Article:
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Critical Clues to Look for Before your Running Injuries Bench You

Runners are used to pushing their bodies to the ultimate limit. They train for months to participate in races like half-marathons, whole marathons, 5k’s, and more. Running like this is more than just a hobby; it is a lifestyle, and to maintain such a lifestyle, you must listen to your body.

Too often, people brush off small bits of pain, riding it out till the problem dissipates, only for them to wake up in the morning with the pain back again. This nonchalance can lead to severe and possibly irreversible injuries, so it is vital to acknowledge the signs of injuries in runners before it is too late. Here are some critical signs of injuries in runners you should look for before your injuries bench you:


Lack of Sleep

First and foremost, sleepless nights are a sure sign of a potential injury in runners. Many adults express they are perpetually tired, but this level of exhaustion is different than normal fatigue.

It is a sign that your body needs rest.

Just like how your brain cannot operate at maximum performance after a late night out, the same goes for your body after a lengthy training session. The lack of sleep can lead to lousy running posture and imbalance that could cause running injuries like spills or sprains. Giving your body a day or two to rest will make a world of difference next time you hit the road. However, if you really must stay active, perhaps try a walk or bike ride instead.


Lead Legs

Similar to the lack of energy, heavy legs are another sign of possible running injuries forming. If you feel like you are exerting more energy than usual doing simple tasks like walking or lifting your legs, this is a sign your legs are overworked.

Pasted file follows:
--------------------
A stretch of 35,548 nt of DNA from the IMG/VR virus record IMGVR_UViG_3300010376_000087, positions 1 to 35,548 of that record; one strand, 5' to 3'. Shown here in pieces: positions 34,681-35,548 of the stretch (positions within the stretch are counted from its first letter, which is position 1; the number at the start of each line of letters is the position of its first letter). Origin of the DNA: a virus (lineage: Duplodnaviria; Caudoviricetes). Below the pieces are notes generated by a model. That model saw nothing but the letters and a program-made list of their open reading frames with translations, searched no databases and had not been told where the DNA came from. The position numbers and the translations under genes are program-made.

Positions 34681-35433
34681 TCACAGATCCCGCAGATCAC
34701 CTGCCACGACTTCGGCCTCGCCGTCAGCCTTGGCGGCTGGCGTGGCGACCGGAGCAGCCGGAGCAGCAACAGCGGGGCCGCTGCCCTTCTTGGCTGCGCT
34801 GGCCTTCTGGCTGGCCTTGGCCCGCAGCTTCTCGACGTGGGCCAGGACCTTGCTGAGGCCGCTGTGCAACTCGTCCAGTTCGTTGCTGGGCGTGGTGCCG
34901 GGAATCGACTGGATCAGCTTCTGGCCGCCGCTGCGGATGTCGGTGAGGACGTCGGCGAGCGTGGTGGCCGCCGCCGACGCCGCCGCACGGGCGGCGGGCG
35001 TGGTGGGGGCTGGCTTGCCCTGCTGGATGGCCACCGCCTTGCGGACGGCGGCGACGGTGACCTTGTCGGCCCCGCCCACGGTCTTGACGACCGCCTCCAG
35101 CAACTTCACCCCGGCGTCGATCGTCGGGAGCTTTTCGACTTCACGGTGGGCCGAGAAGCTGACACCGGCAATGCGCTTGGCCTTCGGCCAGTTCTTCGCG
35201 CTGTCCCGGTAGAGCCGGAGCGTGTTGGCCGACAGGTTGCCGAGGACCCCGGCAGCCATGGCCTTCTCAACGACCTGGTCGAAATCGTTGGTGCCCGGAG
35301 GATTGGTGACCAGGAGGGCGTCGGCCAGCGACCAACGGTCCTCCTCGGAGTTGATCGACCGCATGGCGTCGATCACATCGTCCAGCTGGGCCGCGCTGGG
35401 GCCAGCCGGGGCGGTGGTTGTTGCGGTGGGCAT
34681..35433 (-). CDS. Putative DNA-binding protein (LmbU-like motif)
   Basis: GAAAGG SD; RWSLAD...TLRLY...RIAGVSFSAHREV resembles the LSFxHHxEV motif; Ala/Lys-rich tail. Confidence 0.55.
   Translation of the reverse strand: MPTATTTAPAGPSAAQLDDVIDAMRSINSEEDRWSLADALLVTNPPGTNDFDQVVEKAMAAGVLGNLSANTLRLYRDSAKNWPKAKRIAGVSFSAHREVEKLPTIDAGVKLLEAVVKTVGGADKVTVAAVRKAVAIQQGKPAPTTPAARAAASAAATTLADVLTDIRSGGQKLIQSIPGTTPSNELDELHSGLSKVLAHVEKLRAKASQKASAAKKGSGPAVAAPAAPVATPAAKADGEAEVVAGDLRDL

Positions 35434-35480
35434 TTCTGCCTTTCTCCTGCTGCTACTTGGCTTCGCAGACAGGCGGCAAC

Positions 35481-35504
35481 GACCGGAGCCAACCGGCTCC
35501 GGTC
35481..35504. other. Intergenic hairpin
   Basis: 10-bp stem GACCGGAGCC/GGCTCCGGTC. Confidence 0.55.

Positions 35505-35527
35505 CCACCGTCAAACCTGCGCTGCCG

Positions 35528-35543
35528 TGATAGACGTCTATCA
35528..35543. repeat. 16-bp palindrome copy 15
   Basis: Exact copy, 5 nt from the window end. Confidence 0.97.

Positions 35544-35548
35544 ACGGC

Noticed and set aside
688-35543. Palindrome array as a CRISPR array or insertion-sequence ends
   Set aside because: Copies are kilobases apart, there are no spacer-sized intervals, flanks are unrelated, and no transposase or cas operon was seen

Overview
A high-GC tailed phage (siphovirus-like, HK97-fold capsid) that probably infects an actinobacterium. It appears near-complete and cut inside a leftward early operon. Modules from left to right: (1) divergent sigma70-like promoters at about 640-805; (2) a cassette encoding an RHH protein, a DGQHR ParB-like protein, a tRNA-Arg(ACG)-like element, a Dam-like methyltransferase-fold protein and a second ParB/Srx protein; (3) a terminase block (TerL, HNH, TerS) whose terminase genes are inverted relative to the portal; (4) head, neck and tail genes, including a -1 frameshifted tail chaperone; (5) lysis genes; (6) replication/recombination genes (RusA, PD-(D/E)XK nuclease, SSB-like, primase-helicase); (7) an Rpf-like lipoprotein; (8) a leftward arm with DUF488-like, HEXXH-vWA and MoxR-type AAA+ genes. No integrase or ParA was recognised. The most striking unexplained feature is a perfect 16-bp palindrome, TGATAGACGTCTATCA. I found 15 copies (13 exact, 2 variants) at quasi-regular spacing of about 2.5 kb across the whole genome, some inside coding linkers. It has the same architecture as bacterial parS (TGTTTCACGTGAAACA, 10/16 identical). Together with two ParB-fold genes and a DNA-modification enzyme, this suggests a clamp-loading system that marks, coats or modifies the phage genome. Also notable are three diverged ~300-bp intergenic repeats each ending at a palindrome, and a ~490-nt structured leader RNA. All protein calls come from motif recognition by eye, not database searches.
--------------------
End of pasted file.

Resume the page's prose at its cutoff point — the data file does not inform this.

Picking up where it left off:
Your legs should feel like a well-oiled joint, free, and easy to move.

The only way to come back from this is to rest.


Small Aches and Pains

If you experience an insistent ache or pain in your feet, ankles, and legs, this is an obvious sign of a running injury forming and growing. Too often do runners try and run through the pain, which can be detrimental to your limbs, muscles, tendons, and more. Again, listen to the whispers of your body; it is aching because it needs a break. Catching these running injuries in their earliest stages will keep you from a long, inconvenient, and usually expensive recovery process.

For example, one of the most commonly overlooked and serious running injuries is Plantar Fasciitis. This injury is where the thick layer of tissue, called fascia, begins to degrade on the bottom of your foot. This tissue is like a spring when you are running, and the more you run, the more stress you put on the tissue. The injury can feel like a burning sensation, pain under your heel or midfoot, pain that is worse in the morning, then subsides throughout the day, or pain that develops gradually or after prolonged activity.

It is not wise to just wait for the problem to go and continue the physical activity, instead seek professional help in Jacksonville, Florida, so that the injury does not last longer than it needs to.